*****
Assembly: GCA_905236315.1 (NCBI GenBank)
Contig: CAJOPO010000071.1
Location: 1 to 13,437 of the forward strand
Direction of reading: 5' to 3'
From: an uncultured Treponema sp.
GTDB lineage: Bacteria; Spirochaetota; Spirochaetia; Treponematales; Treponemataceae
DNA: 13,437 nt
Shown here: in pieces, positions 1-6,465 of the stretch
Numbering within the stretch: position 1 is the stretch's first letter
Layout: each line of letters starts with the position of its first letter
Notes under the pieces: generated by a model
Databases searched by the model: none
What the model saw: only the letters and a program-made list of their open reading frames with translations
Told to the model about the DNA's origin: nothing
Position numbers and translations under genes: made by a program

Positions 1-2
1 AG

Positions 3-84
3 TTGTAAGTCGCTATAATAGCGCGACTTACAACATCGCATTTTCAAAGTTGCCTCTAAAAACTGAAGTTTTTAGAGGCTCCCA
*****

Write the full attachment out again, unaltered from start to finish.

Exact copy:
Assembly: GCA_905236315.1 (NCBI GenBank)
Contig: CAJOPO010000071.1
Location: 1 to 13,437 of the forward strand
Direction of reading: 5' to 3'
From: an uncultured Treponema sp.
GTDB lineage: Bacteria; Spirochaetota; Spirochaetia; Treponematales; Treponemataceae
DNA: 13,437 nt
Shown here: in pieces, positions 1-6,465 of the stretch
Numbering within the stretch: position 1 is the stretch's first letter
Layout: each line of letters starts with the position of its first letter
Notes under the pieces: generated by a model
Databases searched by the model: none
What the model saw: only the letters and a program-made list of their open reading frames with translations
Told to the model about the DNA's origin: nothing
Position numbers and translations under genes: made by a program

Positions 1-2
1 AG

Positions 3-84
3 TTGTAAGTCGCTATAATAGCGCGACTTACAACATCGCATTTTCAAAGTTGCCTCTAAAAACTGAAGTTTTTAGAGGCTCCCA